I used to describe myself as a self-starter and brilliant multi-tasker. When someone needed to get six things done at once, I was the gal to call! You know the old saying, “When you want something done, ask a busy person!” Well, that was me. Always busy… and always willing to make time to take on one more task. I prided myself on getting it all done and doing it all at once.
After reading a few articles on the dangers of multi-tasking, however, I realized that when I’m being most productive I am not multi-tasking, I’m juggling! Think about it. Juggling is about breaking down complex patterns and maneuvers into simple tasks to keep a number of rapidly shifting balls in the air. It’s a process. And having worked for many years with Beth Schneider at Process Prodigy (as her lead ‘Systems Goddess’), I learned to recognize, appreciate and love a good process!
Look, I’m still a fan of any product that ‘cleans my toilet bowl while I work’ or makes me beautiful while I sleep. Anytime I can accomplish two things at once, I’m in! I love that I can set the cook time on my oven and write a blog while the casserole is cooking. And though we might call that multi-tasking, it isn’t really, is it? Two things are happening concurrently, but I’m only actively doing one at a time. And, to carry this even further; if I’ve also loaded and started the dishwasher, dropped off my car at the dealership (where they wash it after fixing it) and asked my neighbor to pick up a few things for me when she goes to the market… I’m mega juggling!!!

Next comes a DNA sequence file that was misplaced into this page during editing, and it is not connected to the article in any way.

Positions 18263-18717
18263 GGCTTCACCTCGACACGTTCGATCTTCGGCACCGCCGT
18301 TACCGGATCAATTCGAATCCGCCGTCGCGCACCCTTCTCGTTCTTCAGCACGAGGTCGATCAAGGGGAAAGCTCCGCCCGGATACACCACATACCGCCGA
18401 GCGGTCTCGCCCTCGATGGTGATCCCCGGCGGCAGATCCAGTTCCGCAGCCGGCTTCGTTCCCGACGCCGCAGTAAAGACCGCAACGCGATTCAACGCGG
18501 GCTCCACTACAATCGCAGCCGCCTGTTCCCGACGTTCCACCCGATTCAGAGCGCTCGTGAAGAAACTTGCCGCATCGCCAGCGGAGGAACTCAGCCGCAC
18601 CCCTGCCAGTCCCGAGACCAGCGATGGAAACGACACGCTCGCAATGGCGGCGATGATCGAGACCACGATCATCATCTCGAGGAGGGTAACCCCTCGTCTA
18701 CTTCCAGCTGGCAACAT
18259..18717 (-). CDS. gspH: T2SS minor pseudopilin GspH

The following is an excerpt from Fast Company, Juggling by Anna Muoio: As you read it, think of juggling TASKS instead of balls, fire sticks or knives. It makes so much sense!
“We all have to juggle different types of things… If I throw you three different objects all at once, you have a limited time to gauge the weight, texture, and size of what’s about to fall into your hand. So you have to develop different ways of grasping the objects. If you try to grasp one as you would another, you’re going to miss— you may even get hurt. Try to understand the characteristics of the objects coming at you. Worse than dropping objects is letting them collide in the air and fall in random patterns. To prevent this, you need to create a separate flight path for each object.”
If you look at things in only one way, you’ll be greatly restricted in how many objects (or tasks) you can juggle. Yet, you can be a very successful juggler if you’re willing and able to look at your objects or to-do list of tasks, in a number of different ways – to get a clear perception and unscramble the patterns; see them all at once, and create a plan that addresses all of them and creates balance.
Balance is an essential skill in juggling— as essential as it is in life. But the balance I’m referring to is not perfect equilibrium and stillness. It’s the ability to make quick and exquisitely refined responses to any unexpected change. In other words, expect the best and plan for the worst!
Just like a good juggler, I’m constantly figuring out how to best keep ‘all my balls in the air’. I know I can never have absolute control over any situation, so I stay alert, flexible and open to change. Juggling – including task-juggling – builds your focus muscles. It’s about being flexible in dealing with the unexpected and adjusting as necessary, keeping all your balls in the air and staying FOCUSED on one thing at a time! It’s good to be a juggler!